Wearable computing has been in R&D for decades and the “smartwatch” seems to be imminent. But there’s rarely a perfect new product.
Apple is known for disrupting markets and instantly making existing products passe (including their own), but their first versions are usually basic and their disruption sometimes takes several iterations to take hold.
Samsung was first to market here with the Galaxy Gear, but it’s very limited and has a horrible battery life, and besides mounting on your wrist, it won’t give you anything a cheap smartphone can’t provide in a better, more powerful way.
It also requires a smart phone nearby to be configured to perform many of it’s advertised features. Samsung made this “watch” require a phone, and it’s not being received well.
Apple’s name has been attached with an ‘iWatch” for several years now, and most people such as myself believe that Apple could indeed deliver such a device out of the box that has enough battery life and features (ecosystem) to be a viable product.
There’s also debate about whether a smartwatch should be a companion device, or, if like the iPhone and iPad before it, we will see people downsizing and modernizing to 1-2 devices instead of 3-5. This is the crux of The Secret to Apple’s iWatch Success: Self-Sufficiency.
So let’s brainstorm — what would the perfect iWatch do for you?
We won’t have an on-screen keyboard or 4G built in. We could have a bluetooth headset and a few on-device buttons. The primary interface will probably be voice beyond the tiny touchscreen, basic watch-like frame buttons similar to iPod/iPhone/iPad.
Before any science fiction we should look at the ecosystem apple has already developed, and how another iClient – one that lives on your body – could integrate:
- iTunes Music & Media – control playback of local iTunes’, tune in iTRadio, stream media from your iT, manage apps that are iWatch compatible
- Mail – display or read messages aloud, take dictation for new messages, attend/don’t attend meeting invites, notification updates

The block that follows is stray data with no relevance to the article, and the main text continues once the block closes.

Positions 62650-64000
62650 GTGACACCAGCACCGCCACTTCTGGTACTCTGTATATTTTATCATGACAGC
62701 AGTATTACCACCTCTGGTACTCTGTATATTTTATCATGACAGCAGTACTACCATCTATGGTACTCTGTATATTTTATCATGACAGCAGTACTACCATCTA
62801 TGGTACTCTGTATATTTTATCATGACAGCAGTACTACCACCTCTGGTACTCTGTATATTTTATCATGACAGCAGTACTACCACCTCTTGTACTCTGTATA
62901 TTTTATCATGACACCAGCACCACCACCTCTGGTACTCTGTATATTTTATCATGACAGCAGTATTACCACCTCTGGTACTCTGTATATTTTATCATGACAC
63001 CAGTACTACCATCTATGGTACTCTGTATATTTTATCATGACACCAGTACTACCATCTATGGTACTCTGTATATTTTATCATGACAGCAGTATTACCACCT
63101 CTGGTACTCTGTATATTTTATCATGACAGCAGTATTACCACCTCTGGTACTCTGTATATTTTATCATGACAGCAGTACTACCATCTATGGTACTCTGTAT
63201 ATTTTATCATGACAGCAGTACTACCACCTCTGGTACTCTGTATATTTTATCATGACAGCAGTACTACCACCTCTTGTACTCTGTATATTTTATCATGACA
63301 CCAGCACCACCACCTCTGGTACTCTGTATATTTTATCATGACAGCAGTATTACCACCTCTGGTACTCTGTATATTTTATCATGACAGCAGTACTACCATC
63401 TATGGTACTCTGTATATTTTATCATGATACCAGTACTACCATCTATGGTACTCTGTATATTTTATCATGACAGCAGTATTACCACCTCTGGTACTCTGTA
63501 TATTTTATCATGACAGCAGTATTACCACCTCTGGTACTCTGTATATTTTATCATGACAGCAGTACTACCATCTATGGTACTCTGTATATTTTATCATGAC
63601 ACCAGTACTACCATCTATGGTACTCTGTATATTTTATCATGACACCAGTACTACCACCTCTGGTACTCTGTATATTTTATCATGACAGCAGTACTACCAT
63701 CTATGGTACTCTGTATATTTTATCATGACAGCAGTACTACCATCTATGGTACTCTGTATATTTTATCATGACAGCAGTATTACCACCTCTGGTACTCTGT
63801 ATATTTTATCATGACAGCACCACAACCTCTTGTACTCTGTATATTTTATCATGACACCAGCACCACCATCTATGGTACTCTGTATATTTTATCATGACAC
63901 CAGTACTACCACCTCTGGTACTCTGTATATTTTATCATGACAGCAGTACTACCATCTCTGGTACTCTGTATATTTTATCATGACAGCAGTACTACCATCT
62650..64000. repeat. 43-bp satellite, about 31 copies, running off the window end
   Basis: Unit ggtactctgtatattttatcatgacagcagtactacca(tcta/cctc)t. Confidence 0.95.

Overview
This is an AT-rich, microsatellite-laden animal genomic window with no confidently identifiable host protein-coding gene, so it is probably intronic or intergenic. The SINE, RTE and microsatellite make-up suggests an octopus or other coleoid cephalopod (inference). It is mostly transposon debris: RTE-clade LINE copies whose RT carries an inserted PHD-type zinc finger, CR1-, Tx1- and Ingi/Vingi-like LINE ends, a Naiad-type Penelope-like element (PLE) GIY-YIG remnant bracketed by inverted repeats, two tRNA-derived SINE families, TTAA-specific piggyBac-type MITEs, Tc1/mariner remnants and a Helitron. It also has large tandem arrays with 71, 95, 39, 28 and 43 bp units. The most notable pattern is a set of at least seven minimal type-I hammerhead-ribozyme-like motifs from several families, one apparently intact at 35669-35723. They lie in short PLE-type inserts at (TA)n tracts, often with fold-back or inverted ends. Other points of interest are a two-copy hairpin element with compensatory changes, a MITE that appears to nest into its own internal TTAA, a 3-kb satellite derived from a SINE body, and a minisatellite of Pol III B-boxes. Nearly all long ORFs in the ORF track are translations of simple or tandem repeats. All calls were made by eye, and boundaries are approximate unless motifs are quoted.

- iCal Calendars – display or read events aloud, add new events by voice, receive notifications and directions for every meeting
- Safari browser – view bookmarks, get RSS feeds, add bookmark
- Messages/FaceTime – read messages, speak messages aloud, compose messages by voice or list, do facetime video conferencing
- Contacts – look up people, add voice notes or dictate notes, get notifications on birthdays & anniversaries, Find My Friends by location
- Automator macro tools – run Automator actions on your mac remotely – this is the pathway into remote control of your macs and your home
- Finder tags & Spotlight search – run spotlight search on your macs, use QuickLook to see results, call up a tag and iWatch shows you all it’s files
- Time Machine backup – run backups, browse backups, use QuickLook to peek back in time
- AppleTV – remote control for AppleTV, manage your channel queue’s without disturbing playback, take over the display (Picture in Picture?) using watch, for instance, “Open <bookmark>, display on AppleTV”
- Health monitoring – I’m not sure what app manages this, but Apple has been working with Nike to perfect athletic monitoring software, and an iWatch touching your wrist all day could deliver all sorts of health data.
- Siri voice control – critical for all of the above. No on-screen keyboard and a small screen makes voice the primary interface. All existing Siri features should work on iWatch, and new voice-centric features should grow.
- Other ideas for the wrist iClient?
I think the secret to Apple’s success here will be the software ecosystem integration. Hardware is mostly done – an iPod nano-touch can be mounted on the wrist already but it’s not quite “the iWatch”.
What kind of hardware would we need to do all of this? We will need at least 1 camera, a wi-fi radio, a bluetooth radio, a curved touchscreen, some flash storage, and enough battery life to get through a day. This is all doable now.
For experimentation – cover up everything but a square inch of your iDevice screen, and use Siri to imagine working with a screen that small. Most powerful uses would require voice OS to accomplish your task.
This is an advanced Siri that can accept simple variables on input, and adjusts her output for the lack of screen. Most of the changes are on the output end, from what I see.
So will Apple put it all together and do an iWatch? I’d pay $200-$500 to get a wrist device that could do even 50% of what I’ve listed above, and most of that is possible already in the iEcosystem using a phone or tablet. Maybe they drop the term ‘watch’ and call it iI, pronounced I & I rastafarian style!